if the older persons in the community seeking the exemption were 
healthy and had no need for such services.
    On March 14, 1995, HUD published a new proposed rule to 
define significant facilities and services. The new proposed 
rule will establish a broad checklist of potential services and 
facilities and allow communities to ``self-certify'' that they 
are eligible for the exemption. Assistant Secretary Achtenberg 
has acknowledged, however, that in crafting these regulations, 
she was constrained by certain judicial decisions, like, for 
example, the opinion of the Ninth Circuit Court of Appeals in 
U.S. v. City of Hayward, 36 F.3d. 832 (1994). In Hayward, the 
court found that providers of housing seeking an exemption for 
older persons did not qualify for the exemption even though it 
---------------------------------------------------------------------------
furnished services and facilities including:

        [A] swimming pool, sauna, shuffle board, laundry room 
        and a reading room. There is a clubhouse where coffee 
        is always available, the residents play cards and bingo 
        and meet to socialize, the resident's club and ladies 
        club meet and where potluck dinners and holiday 
        celebrations are held. [C]ounty health officials come 
        to the park monthly to check blood pressure and perform 
        glaucoma checks and annually provide for a more 
        detailed physical. Health authorities also come to 
        administer flue shots. City bus service is available at 
        the entrance to the Park and taxi service is available 
        to one's door. Doctors' offices and a hospital are 
        located within a one mile radius of the Park. 
        Educational and other recreational opportunities are 
        provided in the local community. Hayward, 36 F.3d 832, 
        at 837.

    The Court found that the Park did not qualify for the 55 
and older exemption because many of the facilities and services 
were not ``specifically tailored to seniors' needs.'' Non-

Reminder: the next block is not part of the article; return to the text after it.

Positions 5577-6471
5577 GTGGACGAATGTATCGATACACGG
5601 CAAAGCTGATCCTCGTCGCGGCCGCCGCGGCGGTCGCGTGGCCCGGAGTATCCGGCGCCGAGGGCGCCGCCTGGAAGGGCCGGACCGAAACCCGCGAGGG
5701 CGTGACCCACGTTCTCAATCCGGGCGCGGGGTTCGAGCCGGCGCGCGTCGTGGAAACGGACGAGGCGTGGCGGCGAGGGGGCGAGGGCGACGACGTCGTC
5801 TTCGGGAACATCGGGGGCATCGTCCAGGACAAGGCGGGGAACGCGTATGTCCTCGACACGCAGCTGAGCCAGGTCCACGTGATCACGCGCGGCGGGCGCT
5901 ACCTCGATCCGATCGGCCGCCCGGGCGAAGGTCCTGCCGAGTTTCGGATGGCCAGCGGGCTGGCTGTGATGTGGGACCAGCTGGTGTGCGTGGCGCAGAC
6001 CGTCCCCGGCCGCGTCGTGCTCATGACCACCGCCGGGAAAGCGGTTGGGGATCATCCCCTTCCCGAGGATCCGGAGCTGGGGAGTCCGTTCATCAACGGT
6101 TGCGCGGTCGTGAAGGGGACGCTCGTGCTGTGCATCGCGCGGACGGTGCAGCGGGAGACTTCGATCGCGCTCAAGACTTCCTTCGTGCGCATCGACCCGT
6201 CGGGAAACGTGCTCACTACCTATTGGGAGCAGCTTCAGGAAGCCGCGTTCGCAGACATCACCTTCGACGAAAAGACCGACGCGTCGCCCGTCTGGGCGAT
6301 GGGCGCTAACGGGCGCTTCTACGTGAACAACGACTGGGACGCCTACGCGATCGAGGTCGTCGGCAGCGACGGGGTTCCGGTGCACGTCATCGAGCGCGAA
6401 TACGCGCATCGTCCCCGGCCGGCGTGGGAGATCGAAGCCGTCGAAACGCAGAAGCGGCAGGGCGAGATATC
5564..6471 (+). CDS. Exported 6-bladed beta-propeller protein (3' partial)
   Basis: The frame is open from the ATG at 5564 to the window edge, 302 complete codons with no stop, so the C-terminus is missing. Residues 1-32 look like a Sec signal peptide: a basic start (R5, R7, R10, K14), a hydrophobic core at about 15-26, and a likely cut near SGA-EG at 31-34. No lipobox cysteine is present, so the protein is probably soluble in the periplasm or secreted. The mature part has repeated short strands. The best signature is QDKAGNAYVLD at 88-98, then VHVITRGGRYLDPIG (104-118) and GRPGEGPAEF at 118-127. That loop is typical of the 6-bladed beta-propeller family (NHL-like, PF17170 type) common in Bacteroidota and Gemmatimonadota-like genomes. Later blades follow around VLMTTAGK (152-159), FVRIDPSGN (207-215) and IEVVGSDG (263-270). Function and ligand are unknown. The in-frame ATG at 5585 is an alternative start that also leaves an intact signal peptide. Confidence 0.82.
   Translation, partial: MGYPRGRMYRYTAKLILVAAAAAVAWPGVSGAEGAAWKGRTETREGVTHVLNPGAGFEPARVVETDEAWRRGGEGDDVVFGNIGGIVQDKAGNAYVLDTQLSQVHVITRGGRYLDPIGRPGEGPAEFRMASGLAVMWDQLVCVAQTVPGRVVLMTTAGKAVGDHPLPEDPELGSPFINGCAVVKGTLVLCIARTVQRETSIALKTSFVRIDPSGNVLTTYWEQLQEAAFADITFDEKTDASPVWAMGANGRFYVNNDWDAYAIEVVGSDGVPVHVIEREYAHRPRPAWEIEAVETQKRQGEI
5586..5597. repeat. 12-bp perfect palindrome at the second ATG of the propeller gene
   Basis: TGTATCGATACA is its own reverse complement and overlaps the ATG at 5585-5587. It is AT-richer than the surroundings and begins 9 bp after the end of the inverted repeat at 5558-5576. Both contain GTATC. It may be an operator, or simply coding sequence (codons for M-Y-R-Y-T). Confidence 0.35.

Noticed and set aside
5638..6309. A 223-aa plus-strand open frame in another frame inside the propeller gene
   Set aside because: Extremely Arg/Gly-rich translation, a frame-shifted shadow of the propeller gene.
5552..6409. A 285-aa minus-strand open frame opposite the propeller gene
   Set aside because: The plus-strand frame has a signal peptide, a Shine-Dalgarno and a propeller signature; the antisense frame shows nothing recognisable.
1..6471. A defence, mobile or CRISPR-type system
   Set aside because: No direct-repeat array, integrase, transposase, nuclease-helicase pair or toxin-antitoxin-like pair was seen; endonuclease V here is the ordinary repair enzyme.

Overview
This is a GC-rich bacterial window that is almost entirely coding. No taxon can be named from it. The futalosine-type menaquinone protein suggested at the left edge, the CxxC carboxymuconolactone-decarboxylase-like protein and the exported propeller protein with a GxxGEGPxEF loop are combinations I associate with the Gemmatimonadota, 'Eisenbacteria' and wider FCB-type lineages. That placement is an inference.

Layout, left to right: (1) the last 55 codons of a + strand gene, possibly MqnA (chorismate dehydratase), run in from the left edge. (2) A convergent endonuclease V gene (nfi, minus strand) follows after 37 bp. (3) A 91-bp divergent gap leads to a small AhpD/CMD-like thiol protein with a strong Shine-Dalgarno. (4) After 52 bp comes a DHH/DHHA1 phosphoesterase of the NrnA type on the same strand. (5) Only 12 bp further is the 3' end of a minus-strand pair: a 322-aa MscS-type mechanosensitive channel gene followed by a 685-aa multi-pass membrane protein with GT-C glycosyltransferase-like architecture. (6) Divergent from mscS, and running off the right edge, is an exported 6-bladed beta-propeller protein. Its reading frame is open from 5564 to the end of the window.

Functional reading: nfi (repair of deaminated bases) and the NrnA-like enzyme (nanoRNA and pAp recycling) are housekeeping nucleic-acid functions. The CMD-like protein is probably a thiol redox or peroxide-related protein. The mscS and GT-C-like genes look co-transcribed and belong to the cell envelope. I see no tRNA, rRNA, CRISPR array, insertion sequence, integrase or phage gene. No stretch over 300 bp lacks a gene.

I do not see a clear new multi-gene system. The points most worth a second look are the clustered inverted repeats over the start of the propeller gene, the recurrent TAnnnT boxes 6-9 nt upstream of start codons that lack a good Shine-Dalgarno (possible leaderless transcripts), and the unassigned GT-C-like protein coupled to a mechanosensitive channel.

seniors-only housing, the court reasoned, could provide similar 
amenities for its residents. See also, Park Place Home Brokers 
v. P-K Mobile Home Park, 773 F.Supp. 46 (N.D. Ohio 1992) and 
United States v. Keck, WL 357064 (W.D. Wash. 1990).
    Even if HUD does issue its new proposed regulations, two 
issues will continue to be a source of confusion for seniors 
communities seeking to qualify under the ``significant 
facilities and services'' exemption. First, are the services 
and facilities ``specifically designed to meet the physical or 
social needs of older persons'' or are they simply the types of 
services which any landlord might provide? It is difficult, if 
not impossible for a senior community to show that its 
clubhouse, pool, or exercise room and the other facilities and 
service they may provide are distinguishable from those same 
activities in a housing complex which allows children or non-
elderly adults. The second issue which will remain is whether 
the services and facilities rise to the level of being 
``significant'' either in terms of their overall number or in 
terms of the use they receive from the members of the elderly 
community.
    The Legal Counsel for the Elderly Office of the American 
Association of Retired Persons (AARP) has actively monitored 
administrative actions and judicial decisions enforcing the 
seniors-only provision of the Fair Housing Act. AARP reported 
that it was:

        Unable to find any successful defense of a claim of 
        exemption for housing for older persons among cases 
        receiving judicial review. When coupled with widespread 
        anecdotal evidence of rather arbitrary decisions by 
        fair housing investigators, the conclusion is 
        inescapable that implementation of the law has not been 
        consistent with the flexibility intended by Congress. 
        Indeed, widespread dissatisfaction with the statute's 
        enforcement threatens the very viability of the 
        important new protections provided in the Act. Letter 
        of the AARP to Chairman Canady, March 14, 1995.

    H.R. 660 will allow seniors the opportunity to take 
advantage of the exemption for seniors-only housing without 
imposing burdensome and costly requirements.

                Hearings and Subcommittee Consideration

    The Subcommittee on Civil and Constitutional Rights held 
two oversight hearings on Fair Housing Issues on September 28 
and 30, 1994. Testimony on the issue of the requirement of 
``significant facilities and services'' for the exemption for 
housing for older persons was received from Representative Clay 
Shaw; the Hon. Roberta Achtenberg, Assistant Secretary, Office 
of Fair Housing and Equal Opportunity, U.S. Department of 
Housing and Urban Development; Lori Van Arsdale, Councilmember, 
City of Hemet, California and William Williams, president, 
Federation of Mobile Home Owners of Florida, Inc. Additional 
materials were submitted from Representative Al McCandless, 
Hank Schmitz, a resident of Hemet, California, Sheila S. Dey, 
General Counsel, Western Mobile Home Parkowners Association; 
Robert H. Elrod, President, National Association of Realtors;